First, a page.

Examining the Impact of the Supreme Court's Limelight v. Akamai Decision
In Limelight Networks, Inc. v. Akamai Tech., Inc., the Supreme Court unanimously held that there can be no liability for induced infringement of a patented method where the steps of the method are carried out by separate...more
Gaby L. Longsworth, Ph.D., director at the intellectual property law firm Sterne, Kessler, Goldstein & Fox, discusses the recent U.S. Supreme Court decision in Limelight Networks, Inc. v. Akamai Technologies, Inc. She...more
The U.S. Supreme Court, in Limelight v. Akamai, recently reversed a Federal Circuit decision holding Limelight Networks liable for inducing patent infringement. The Supreme Court ruled that a party cannot be held liable for...more
Ruling unanimously twice in one day, the Supreme Court of the United States has issued two significant patent decisions that will significantly impact patent litigation in the future.
In a recent decision likely to significantly impact patent holders reliant on method-type claims, the U.S. Supreme Court unanimously ruled in Limelight Networks, Inc. v. Akamai Technologies, Inc. that induced infringement...more
Earlier this week, the United States Supreme Court delivered unanimous opinions in two separate cases addressing questions of patent law, Limelight Networks v. Akamai Technologies (on induced infringement) and Nautilus v....more
The Supreme Court recently issued two unanimous decisions concerning the standards governing claims for induced infringement and indefiniteness. A summary of the decisions follows.
Limelight Networks, Inc. v. Akamai...more
For the second time in less than two months the Supreme Court unanimously redefines patent law by overturning a Federal Circuit case regarding induced infringement.
In Limelight Networks, Inc. v. Akamai Technologies,...more
Implications of Limelight v. Akamai -
The United States Supreme Court ruled Monday that a defendant cannot be liable for inducing infringement unless the induced party directly infringed the patent. This means, under...more
On June 2, 2014, in a unanimous decision, the Supreme Court of the United States in Limelight Networks, Inc. v. Akamai Technologies, Inc. reversed a decision from the U.S. Court of Appeals for the Federal Circuit, which had...more
After much anticipation, the Supreme Court delivered its opinion in Limelight Networks, Inc. v. Akamai Technologies, Inc., making clear that a defendant may not be liable for inducing infringement of a method...more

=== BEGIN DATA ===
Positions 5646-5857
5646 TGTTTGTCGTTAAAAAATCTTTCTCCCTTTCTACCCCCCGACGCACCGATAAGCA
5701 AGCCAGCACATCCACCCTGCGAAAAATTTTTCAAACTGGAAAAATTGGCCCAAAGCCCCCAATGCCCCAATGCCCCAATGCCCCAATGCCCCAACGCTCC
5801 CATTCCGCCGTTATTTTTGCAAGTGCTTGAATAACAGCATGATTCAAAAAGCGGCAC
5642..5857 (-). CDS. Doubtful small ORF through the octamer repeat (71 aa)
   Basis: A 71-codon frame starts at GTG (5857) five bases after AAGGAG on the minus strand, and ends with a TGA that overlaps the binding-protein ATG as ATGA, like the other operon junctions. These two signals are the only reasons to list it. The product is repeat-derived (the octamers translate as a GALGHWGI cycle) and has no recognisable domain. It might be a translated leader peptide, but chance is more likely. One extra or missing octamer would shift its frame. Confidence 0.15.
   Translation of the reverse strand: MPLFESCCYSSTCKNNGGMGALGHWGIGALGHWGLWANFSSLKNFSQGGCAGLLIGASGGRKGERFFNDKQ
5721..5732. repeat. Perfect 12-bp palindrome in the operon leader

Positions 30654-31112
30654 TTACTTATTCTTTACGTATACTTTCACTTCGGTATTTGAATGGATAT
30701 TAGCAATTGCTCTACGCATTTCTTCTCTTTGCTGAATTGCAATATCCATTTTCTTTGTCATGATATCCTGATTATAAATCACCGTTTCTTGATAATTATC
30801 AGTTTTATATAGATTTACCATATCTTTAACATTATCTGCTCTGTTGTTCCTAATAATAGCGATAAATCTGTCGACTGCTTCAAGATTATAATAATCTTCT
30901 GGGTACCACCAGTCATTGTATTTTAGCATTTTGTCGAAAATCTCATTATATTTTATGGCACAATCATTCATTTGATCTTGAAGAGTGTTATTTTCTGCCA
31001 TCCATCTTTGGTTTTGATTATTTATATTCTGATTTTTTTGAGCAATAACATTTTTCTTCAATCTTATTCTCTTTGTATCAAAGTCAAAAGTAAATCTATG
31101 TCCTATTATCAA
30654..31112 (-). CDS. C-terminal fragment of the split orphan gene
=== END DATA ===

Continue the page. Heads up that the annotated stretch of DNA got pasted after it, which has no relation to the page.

On June 2, 2014, the Supreme Court decided two closely-watched patent cases, unanimously reversing the U.S. Court of Appeals for the Federal Circuit and making it easier to defend some claims of patent infringement....more
On June 2, the United States Supreme Court issued a pair of unanimous decisions in closely watched patent cases, both of which will make it harder to maintain a claim for patent infringement. In Nautilus, Inc. v. Biosig...more
The U.S. Supreme Court on Monday limited the instances in which a party might be liable for inducing patent infringement. In a decision titled Limelight Networks, Inc. v. Akamai Technologies, Inc., the Court held that a party...more
In a decision dated June 2, 2014, in the case Limelight Networks, Inc. v. Akamai Technologies, Inc. (No. 12-786), the U.S. Supreme Court held that a defendant is not liable for induced patent infringement under 35 U.S.C. §...more
The Supreme Court’s decision in Limelight v. Akamai yesterday requires a single actor, direct infringer to exist as a prerequisite to any finding of direct or indirect infringement. This decision, in view of the Federal...more
On June 2, 2014, the U.S. Supreme Court issued its decision in Limelight Networks Inc. v. Akamai Technologies Inc. et al., holding that to prevail on a theory of patent inducement one party must be responsible for performing...more
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